Hi! It looks I’m back!

I know, I’ve disappeared for a long time. It’s been a complicated few months. When I went back to work last September, my flow with Medium was broken. And to be honest, I was also a bit disheartened. Last year, I worked a lot for my Medium publications during the lockdown, but I had underwhelming results. When I went back to work and had to juggle my Medium writing with my day job — and y blog — I just let go a little. I’ll be honest, I almost decided to give up Medium altogether…


Standing by the characters: the secret of the narrator’s superpower

Photo by Noah Näf on Unsplash

Stories are communications. Therefore there will be a transmitting point and a receiving point.

On the outside, it’s quite intuitive. The two points are:The author transmits their stories by creating it, publishing it, and generally making it available.
The reader receives the story by buying it, reading it and generally enjoying it.

The story wouldn’t exist without the creating effort of the author, yet the real point from which the story is transmitted isn’t outside the story but inside.

The author creates the story but doesn’t transmit it. …

I don’t have time, I wouldn’t keep up, I can do it on my own anytime I want. Put aside the excuses and find your reading group!

Can you believe that my Tolkien Reading Group turns four-year-old today?

I hardly can. When I started reading Tolkien for a reading challenge four years ago, I never dreamed of this.

As I’ve told elsewhere, in the summer of 2017, I took up a reading challenge on Litsy — the #LotRChapteraDay — to read Tolkien’s major works one chapter a day. I almost missed that one, but in the end, I jumped into it and loved it. So much so that once the challenge was over, a few of us kept reading with the aim to read Tolkien, one chapter…

Tolkien was fascinated with the theme of ‘The Fall’, so no surprise that he absorbed the millennia-old myth of Atlantis rise to wisdom and fall to decadence into his Middle-earth legendarium

Photo by Roan Lavery on Unsplash

Then suddenly fire burst from the Meneltarma, and there came a mighty wind and a tumult of the earth, and the sky reeled, and the hills slid, and Númenor went down into the sea, with all its children and its wives and its maidens and its ladies proud; and all its gardens and its halls and its towers, its tombs and its riches, and its jewels and its webs and its things painted and carven, and its laughter and its mirth and its music, its wisdom and its lore: they vanished forever.

JRR Tolkien

Before The Hobbit publication in…

Dialogue tags may sound necessary, but they often slow down the dialogue instead of enhancing it. Here are a few tips on keeping them useful and under control.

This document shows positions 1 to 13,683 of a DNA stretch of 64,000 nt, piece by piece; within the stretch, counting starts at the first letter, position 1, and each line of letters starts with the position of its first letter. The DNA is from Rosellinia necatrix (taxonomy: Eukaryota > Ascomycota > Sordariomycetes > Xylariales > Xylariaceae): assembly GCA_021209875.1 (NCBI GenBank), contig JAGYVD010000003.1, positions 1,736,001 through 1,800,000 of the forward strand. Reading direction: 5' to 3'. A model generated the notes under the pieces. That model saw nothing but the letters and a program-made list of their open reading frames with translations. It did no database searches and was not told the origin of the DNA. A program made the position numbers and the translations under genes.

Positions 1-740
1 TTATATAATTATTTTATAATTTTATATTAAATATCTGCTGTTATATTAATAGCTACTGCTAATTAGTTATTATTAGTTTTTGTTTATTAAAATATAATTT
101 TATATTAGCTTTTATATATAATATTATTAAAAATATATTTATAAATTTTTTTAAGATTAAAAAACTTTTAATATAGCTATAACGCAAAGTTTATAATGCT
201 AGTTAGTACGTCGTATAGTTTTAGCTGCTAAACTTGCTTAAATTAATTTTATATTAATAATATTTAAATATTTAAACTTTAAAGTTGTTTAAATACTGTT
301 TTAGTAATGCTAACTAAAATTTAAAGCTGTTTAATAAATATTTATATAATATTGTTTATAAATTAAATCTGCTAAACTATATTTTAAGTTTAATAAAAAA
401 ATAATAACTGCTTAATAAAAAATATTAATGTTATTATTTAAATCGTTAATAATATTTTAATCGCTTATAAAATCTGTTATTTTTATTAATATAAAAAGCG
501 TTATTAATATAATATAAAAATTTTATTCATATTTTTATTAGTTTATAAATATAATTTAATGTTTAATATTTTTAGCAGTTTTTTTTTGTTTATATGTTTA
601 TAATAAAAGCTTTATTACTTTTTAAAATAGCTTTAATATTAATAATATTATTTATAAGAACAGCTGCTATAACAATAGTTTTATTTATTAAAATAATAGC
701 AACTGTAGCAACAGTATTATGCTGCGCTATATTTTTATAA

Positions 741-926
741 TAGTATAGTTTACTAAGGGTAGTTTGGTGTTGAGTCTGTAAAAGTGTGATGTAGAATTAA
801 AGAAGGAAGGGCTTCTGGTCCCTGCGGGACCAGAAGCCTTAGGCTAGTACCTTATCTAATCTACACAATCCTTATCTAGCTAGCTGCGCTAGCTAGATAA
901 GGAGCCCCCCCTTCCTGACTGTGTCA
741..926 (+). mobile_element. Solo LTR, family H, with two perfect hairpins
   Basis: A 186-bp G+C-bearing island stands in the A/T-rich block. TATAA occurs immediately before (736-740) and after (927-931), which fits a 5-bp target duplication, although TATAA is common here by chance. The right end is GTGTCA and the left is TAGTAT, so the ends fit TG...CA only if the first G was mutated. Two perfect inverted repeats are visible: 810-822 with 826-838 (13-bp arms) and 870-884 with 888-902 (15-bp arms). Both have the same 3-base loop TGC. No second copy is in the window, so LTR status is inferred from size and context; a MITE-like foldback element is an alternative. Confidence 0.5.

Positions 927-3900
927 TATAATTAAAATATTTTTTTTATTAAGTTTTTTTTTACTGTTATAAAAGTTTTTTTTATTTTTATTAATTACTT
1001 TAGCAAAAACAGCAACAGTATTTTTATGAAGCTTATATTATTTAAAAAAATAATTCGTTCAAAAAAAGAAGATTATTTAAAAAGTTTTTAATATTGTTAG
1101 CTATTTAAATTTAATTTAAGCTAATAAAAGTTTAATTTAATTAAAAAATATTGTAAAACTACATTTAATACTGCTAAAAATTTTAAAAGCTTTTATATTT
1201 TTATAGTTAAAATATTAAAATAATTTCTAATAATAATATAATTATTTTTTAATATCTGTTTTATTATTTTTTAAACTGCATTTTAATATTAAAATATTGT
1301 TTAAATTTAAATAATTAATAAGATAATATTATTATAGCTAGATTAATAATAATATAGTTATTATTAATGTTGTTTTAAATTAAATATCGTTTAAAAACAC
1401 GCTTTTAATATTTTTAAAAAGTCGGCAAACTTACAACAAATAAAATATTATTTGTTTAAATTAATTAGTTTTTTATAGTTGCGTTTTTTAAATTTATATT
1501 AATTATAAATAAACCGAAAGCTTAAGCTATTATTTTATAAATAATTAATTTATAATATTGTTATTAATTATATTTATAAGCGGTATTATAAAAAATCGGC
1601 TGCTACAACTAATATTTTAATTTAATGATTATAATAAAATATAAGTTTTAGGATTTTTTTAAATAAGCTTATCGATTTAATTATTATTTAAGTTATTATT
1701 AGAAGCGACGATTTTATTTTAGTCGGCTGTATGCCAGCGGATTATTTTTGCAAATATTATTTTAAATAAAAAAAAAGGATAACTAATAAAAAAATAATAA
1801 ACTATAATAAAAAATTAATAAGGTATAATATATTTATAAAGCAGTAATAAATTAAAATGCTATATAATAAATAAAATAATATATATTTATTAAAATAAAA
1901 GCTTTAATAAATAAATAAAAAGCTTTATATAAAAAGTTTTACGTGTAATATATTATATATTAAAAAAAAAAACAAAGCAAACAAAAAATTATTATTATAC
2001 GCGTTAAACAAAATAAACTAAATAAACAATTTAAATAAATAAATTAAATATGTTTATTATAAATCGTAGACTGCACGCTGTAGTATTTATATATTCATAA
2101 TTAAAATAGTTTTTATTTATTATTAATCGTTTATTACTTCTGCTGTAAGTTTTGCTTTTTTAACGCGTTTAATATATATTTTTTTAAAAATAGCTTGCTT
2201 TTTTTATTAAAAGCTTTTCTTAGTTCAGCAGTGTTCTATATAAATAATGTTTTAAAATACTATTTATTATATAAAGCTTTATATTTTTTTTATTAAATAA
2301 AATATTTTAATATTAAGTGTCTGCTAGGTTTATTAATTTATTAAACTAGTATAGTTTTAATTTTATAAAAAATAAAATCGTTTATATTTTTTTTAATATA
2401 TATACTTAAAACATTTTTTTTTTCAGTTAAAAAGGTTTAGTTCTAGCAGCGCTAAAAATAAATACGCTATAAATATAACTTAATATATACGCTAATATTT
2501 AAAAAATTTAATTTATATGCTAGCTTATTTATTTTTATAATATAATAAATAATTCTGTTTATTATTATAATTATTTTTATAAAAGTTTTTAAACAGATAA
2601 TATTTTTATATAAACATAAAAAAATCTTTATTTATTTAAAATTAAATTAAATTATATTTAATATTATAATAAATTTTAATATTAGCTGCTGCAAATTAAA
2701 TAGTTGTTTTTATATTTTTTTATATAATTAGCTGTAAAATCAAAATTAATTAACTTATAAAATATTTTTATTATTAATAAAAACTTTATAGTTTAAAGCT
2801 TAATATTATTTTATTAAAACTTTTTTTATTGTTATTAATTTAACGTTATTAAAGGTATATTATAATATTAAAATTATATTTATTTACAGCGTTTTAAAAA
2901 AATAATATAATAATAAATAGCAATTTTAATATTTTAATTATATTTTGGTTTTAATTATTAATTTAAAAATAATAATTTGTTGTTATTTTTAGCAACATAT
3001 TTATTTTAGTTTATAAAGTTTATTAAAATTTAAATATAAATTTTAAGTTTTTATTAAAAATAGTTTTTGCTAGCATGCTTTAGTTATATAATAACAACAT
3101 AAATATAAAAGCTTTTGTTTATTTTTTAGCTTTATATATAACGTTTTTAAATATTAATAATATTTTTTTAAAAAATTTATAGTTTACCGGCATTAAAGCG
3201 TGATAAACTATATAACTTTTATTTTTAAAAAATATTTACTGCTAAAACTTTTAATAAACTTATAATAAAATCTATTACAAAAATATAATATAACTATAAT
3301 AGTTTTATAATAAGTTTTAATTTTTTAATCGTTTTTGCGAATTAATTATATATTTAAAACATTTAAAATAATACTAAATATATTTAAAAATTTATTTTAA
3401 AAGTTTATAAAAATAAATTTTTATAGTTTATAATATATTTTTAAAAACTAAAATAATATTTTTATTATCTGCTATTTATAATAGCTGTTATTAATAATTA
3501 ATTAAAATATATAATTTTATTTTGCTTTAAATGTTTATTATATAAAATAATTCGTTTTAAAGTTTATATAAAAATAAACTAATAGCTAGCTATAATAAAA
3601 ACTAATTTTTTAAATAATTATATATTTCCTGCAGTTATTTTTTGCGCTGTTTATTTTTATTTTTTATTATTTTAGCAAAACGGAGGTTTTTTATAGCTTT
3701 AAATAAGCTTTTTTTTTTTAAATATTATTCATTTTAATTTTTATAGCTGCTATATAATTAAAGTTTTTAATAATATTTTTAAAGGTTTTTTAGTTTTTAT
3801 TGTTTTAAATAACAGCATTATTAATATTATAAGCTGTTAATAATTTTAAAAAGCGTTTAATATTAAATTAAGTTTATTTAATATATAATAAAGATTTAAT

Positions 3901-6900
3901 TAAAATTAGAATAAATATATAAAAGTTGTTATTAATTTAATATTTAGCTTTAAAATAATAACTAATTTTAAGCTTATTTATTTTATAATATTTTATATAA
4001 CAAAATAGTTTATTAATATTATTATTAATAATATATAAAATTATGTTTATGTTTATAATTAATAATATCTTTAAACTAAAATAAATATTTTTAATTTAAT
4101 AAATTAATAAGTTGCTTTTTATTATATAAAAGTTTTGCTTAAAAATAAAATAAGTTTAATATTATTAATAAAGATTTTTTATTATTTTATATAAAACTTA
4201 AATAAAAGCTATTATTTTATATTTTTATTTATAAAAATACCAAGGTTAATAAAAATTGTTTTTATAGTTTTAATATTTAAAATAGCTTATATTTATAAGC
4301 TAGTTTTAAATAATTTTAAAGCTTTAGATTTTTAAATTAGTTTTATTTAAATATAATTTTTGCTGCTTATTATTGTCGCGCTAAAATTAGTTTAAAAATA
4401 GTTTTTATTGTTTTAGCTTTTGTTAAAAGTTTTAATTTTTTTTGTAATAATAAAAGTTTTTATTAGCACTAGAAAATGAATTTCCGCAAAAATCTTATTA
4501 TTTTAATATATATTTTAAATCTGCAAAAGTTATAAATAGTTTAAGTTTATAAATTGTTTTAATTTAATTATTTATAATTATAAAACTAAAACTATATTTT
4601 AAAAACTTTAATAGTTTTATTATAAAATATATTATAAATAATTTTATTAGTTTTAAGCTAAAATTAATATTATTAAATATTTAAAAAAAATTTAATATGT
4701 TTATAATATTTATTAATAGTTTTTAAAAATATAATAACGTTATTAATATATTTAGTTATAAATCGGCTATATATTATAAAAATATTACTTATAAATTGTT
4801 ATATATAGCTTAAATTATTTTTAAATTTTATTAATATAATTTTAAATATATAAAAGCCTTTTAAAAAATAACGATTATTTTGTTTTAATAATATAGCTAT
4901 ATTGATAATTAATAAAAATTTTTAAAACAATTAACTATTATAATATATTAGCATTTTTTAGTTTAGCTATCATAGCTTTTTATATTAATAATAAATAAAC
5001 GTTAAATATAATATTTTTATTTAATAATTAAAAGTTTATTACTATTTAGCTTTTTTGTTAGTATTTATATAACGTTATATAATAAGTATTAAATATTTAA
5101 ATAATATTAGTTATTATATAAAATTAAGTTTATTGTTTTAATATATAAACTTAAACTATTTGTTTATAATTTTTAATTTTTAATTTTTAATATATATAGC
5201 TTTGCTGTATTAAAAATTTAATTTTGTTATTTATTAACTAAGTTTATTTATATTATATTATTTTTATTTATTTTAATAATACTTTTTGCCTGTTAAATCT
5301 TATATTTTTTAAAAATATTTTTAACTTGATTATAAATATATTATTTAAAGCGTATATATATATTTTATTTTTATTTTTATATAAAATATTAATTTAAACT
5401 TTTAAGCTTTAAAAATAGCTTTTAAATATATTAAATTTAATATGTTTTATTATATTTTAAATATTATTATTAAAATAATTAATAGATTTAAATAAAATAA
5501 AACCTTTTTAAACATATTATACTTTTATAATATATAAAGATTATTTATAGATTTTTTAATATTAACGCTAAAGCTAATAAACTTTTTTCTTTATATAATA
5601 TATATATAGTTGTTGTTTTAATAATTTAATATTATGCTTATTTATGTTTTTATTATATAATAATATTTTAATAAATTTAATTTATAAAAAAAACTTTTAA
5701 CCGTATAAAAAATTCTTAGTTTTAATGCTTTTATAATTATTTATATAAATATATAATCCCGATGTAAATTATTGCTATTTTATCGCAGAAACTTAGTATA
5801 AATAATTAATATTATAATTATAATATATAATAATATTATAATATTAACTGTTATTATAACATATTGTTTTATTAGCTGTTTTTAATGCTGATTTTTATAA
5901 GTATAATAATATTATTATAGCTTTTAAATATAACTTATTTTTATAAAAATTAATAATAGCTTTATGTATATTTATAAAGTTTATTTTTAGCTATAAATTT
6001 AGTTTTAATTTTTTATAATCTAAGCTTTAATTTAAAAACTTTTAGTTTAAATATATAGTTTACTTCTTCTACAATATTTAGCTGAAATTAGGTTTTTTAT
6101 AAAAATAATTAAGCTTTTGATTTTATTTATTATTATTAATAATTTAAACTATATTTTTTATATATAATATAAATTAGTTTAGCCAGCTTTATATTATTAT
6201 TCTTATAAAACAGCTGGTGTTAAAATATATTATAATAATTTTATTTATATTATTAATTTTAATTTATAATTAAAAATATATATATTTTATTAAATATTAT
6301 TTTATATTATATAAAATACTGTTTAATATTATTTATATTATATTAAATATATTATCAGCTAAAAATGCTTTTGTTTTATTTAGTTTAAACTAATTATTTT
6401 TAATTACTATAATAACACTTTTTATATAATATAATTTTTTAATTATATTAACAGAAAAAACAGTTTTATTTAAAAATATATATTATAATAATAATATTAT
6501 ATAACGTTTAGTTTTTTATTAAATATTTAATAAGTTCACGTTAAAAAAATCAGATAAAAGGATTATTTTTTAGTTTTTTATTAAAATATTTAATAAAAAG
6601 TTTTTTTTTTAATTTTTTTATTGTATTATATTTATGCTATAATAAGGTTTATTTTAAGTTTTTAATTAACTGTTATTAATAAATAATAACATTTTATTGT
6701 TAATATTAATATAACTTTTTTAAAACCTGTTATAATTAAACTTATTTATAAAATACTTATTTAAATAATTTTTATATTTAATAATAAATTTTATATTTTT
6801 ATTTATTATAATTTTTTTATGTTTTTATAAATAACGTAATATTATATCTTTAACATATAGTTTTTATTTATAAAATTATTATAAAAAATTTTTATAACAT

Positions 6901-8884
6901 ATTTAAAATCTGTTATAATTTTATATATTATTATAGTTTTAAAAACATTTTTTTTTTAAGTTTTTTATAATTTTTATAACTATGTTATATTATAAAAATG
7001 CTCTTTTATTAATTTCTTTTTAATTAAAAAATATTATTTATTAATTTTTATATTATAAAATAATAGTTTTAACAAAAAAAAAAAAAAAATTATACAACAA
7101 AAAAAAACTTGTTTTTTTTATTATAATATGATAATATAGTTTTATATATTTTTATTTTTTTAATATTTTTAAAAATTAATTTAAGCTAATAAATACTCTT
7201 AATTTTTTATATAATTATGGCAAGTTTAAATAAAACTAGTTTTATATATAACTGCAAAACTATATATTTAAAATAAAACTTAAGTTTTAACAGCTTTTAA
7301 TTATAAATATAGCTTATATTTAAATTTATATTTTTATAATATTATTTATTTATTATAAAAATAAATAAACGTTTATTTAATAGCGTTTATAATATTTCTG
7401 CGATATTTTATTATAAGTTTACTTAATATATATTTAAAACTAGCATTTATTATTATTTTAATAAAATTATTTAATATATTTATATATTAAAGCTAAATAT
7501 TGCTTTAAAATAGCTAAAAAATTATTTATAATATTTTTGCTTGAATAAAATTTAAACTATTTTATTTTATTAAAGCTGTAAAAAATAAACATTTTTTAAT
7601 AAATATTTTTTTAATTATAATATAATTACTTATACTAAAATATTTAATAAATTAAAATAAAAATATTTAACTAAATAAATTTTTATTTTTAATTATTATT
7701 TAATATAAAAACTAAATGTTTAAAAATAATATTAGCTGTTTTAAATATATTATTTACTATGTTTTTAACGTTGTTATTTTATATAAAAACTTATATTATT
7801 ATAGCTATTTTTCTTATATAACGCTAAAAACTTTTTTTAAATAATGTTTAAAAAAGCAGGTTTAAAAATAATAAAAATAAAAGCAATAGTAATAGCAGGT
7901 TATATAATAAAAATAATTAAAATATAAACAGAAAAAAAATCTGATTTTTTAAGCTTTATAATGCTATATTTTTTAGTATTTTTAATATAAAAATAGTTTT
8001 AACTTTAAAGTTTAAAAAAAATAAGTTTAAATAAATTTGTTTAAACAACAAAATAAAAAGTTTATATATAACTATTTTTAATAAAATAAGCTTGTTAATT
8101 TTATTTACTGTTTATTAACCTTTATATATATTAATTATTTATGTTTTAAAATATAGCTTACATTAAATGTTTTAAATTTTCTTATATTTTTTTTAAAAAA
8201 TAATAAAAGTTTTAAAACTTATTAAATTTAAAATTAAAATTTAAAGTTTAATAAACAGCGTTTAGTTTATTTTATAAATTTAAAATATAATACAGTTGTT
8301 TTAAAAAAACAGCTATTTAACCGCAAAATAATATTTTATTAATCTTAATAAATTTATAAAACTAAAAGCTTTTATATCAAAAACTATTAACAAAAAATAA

Photo by Kelly Sikkema on Unsplash

Dialogue tags are those short sentences following a line of dialogue that tells us who’s speaking. They are called ‘tags’ because they are generally very short and specify the main sentence, which is the line of dialogue.
The job of a dialogue tag is to let the reader know who’s talking. This is its main job.
By keeping the movement straight in the reader’s mind, tags make dialogue clearer and easier to follow.
Dialogue is a very powerful narrative tool because they express the words of the characters without filters. They are given to the reader as they are. Readers are free to…

Of course, there are many interpretations applicable to Tolkien’s work, but to me, the most enriching is the one connected to WWI.

Photo by Angèle Kamp on Unsplash

There is enrichment in hybridisation. I’ve always believed it. And last month only confirmed it to me.

The reason why I’ve been so scars recently is that I’ve been busy with two very demanding projects: the AtoZ Blogging Challenge, which I dedicated to World War I this year, and a video course about Tolkien, which I worked with three other passionate readers. Marco Dalla Valle, the conjurer of the project, created a section about reading Tolkien’s work in the context of bibliotherapy. Roberta Tosi speaks about Tolkien’s art and its relations to his literary work. Emiliano Martinelli, lookes into Tolkien’s…

On Tolkien Reading Day, I want to share some of my favourite quotes from Tolkien’s universe.

Do you have any favourite quotes?


Hope and Courage, two of Tolkine’s more powerful themes.

On Tolkien Reading Day, I want to share some of my favourite quotes from Tolkien’s universe with you.
Do you have any favourite quotes?

Keep an open mind. Listen to your reader. Don’t be afraid to change course

Photo by Anete Lūsiņa on Unsplash

When I created my blog on 8 March 2014, I didn’t feel particularly confident about it.

I had contemplated creating a blog many times because I read many, and I loved it. And yet — my own blog? What would I possibly write on my blog? I don’t have an exciting life and don’t have special insights to give to people. I thought I simply didn’t have anything to say, and if I had started my blog, it would have died in a few months. …


Author of historical fantasy novels set in the 1920s | Dieselpunk | 1920s social history blogger | Hopeless Tolkien nerd https://theoldshelter.com/

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